An Almost Physical Impact

MIKE WHEELER is impressed by Brahms, Chopin, Butterworth and Elgar from Stephen Hough, Mark Elder and the Hallé Orchestra


In Sir Mark Elder's penultimate visit to Nottingham's Royal Concert Hall as Music Director of the Hallé Orchestra - Nottingham, UK, 17 May 2024 - they were joined by Stephen Hough in a performance of Brahms' Piano Concerto No 1 which I don't think I've ever heard equalled for its poleaxing intensity. Yet it never overplayed its hand. After the ferocity of the opening paragraph, the gentler second theme registered a sense of numbed shock. Hough's first entry suggested a process of coming to terms with what we just heard, his second theme offering a few moments of emotional equilibrium, just as the woodwind episode, in its stillness, suggested that some degree of consolation was possible. The moment before the start of the big build-up even managed a hint of playfulness. Brahms then begins hammering away at his approach to the recapitulation, to the point where you think he's overdoing it. But he's overdoing it for a reason, and as Hough crashed in with his E major chord, after the thumping D minor cadence, it delivered a real jolt - almost physical in its impact. Brahms is not a composer I generally associate with primal-scream levels of expressive force, but this came pretty close, and the coda's fieriness was simply staggering.

Stephen Hough. Photo © 2016 Sim Canetty-Clarke
Stephen Hough. Photo © 2016 Sim Canetty-Clarke

The start of the second movement breathed the kind of tranquility that has come through the worst, and has started to pick up the pieces. The strings' opening theme glided along smoothly, creating a consoling atmosphere so still you hardly dared breathe. Throughout, the assuaging quality of Hough's solo passages matched the orchestra's spell-binding concentration.

Soloist and orchestra established a blend of impetuosity and determination at the start of the finale. As so often on previous occasions, the central fugue vindicated the Hallé Orchestra's regular stage layout, with the second violins to the conductor's right - the clarity with which their initial entry came across was enough to make the point. By now the performance was starting to sound festive in a way that felt earned, not glib. (Brahms is never glib, even at his most relaxed.) Hough's solo cadenza felt like a lightning-rod for the few remaining tensions, and the late episode in which the woodwind imitate a village-band was a delight.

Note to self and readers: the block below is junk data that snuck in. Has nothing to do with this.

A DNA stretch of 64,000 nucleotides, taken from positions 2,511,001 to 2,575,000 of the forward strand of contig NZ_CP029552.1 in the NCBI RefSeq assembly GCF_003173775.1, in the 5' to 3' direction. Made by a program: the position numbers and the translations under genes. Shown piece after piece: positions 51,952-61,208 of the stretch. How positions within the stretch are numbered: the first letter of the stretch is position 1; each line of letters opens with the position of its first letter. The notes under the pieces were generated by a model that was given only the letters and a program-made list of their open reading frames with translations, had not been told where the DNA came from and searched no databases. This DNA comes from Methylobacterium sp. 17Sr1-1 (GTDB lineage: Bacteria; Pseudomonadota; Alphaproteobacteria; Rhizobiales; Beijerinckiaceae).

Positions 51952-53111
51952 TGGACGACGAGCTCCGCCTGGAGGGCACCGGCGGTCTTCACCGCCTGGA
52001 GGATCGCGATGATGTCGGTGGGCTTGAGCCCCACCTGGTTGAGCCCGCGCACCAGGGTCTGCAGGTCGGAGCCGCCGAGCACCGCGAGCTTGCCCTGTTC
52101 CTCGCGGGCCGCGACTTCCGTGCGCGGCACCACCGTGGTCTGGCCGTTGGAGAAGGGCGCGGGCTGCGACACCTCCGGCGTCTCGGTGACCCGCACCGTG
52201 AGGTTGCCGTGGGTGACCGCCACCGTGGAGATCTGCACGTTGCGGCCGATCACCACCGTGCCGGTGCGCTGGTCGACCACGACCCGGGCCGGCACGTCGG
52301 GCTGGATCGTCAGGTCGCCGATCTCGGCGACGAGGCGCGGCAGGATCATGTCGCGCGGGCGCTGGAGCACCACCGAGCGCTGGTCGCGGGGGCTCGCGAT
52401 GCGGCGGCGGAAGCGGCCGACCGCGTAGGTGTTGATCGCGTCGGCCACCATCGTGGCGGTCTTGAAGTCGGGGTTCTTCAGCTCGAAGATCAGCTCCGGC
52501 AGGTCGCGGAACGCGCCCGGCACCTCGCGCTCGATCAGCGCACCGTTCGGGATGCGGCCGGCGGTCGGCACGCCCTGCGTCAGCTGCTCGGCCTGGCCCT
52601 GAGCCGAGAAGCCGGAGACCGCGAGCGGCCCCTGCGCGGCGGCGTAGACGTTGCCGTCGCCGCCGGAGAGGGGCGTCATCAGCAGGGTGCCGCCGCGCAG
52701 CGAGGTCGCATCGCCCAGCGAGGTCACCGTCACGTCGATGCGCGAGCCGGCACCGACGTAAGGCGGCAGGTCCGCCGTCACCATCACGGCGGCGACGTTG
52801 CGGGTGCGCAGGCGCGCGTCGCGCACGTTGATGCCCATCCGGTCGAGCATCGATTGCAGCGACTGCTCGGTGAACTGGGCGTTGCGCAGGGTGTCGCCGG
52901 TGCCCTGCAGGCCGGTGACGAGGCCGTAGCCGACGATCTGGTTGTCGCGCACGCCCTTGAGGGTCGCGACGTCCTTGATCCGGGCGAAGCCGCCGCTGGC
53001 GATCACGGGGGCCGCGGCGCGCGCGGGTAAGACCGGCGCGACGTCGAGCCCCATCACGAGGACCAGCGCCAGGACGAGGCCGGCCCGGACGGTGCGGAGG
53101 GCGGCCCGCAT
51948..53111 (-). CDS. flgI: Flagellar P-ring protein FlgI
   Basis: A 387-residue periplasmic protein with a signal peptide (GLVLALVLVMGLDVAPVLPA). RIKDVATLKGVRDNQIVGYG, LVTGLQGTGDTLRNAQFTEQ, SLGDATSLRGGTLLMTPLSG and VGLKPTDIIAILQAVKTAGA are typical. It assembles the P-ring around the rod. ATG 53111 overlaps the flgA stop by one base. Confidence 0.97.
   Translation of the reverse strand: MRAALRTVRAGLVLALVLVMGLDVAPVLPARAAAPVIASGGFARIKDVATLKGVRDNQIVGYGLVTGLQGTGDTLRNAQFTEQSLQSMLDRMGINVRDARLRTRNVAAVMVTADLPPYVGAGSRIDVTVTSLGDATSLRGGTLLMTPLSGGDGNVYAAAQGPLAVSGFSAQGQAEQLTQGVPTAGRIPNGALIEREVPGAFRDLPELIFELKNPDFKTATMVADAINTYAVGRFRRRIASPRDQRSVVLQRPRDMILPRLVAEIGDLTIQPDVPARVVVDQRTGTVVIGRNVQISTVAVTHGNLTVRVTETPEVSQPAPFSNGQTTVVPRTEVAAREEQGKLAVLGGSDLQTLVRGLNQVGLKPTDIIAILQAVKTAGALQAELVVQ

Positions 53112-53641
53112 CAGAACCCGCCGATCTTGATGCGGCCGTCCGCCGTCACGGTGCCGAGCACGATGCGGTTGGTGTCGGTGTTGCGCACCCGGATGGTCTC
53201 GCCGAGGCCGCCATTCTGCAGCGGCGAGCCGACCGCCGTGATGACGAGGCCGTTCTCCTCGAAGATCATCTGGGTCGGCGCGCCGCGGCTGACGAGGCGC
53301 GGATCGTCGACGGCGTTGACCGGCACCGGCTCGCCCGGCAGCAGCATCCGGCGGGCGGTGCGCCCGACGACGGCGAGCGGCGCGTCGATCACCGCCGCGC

After the exuberant ending, Hough's encore, Chopin's Nocturne in E flat, Op 9 No 2, seemed to come from the same area of experience as the concerto's second movement. He was presented with a bouquet, which he graciously handed to a woman on the front row.

After the interval, Elder was in firm command of Butterworth's rhapsody A Shropshire Lad, which takes its cue from one of the composer's A E Housman songs, briefly quoting another at the very end. Not that it needs taking in hand - Butterworth's skilful shaping of his material sees to that. The evocation of wide open spaces at the start felt almost disembodied, offset by later robust moments, and climaxes that were allowed to expand without sounding overblown.

Mark Elder
Mark Elder

In Elgar's Enigma Variations, the 'friends pictured within' were all vividly characterised. After a suitably introspective handling of the theme, 'CAE' was loving and tender, with Elgar's home-coming whistle given particular but not undue prominence. In 'HDS-P' the violins' flickering figuration again made the most of their left/right placing, 'RBT' brought out his eccentricity in the quirky woodwind theme, before the human whirlwind that 'WMB' seems to have been stormed in, then out again. Principal viola Timothy Poole came into his own in his solo in 'Ysobel', and it was abundantly clear that Elgar trying to give 'Troyte' piano lessons must have been a frustrating experience. 'WN' was suitably elegant in her eighteenth-century house, aided by Christian Elliot's graceful cello solo. The hand-over to 'Nimrod' was magical, the performance's flowing warmth and tenderness a gentle rebuke to the tendency to treat this as a solemn memorial piece. Timothy Poole had another few moments in the spotlight in 'Dorabella', surrounded by fluttery violin figures, their muted tone suggesting a degree of reticence. 'GRS', or rather his bulldog, Dan, had all the necessary rampaging energy. The cello section grabbed its chance to shine in 'BGN', relishing the darker colours of Elgar's scoring. In an aching account of '***', Sergio Castelló López's clarinet solo quotation from Felix Mendelssohn's Calm Sea and Prosperous Voyage had the apt quality of a distant memory. In 'EDU', Elgar signs off with the self-portrait of someone sure of where he's going, his equivalent of Don't rain on my parade, in which 'CAE' and 'Nimrod' are touchingly invited to join. It was all there in a performance that made you want to stand and cheer for Elgar as he made his long-awaited breakthrough.

Sir Mark Elder will get nothing less than a hero's send-off when he returns for the last time in his present capacity at the end of June.

Copyright © 23 May 2024 Mike Wheeler,
Derby UK



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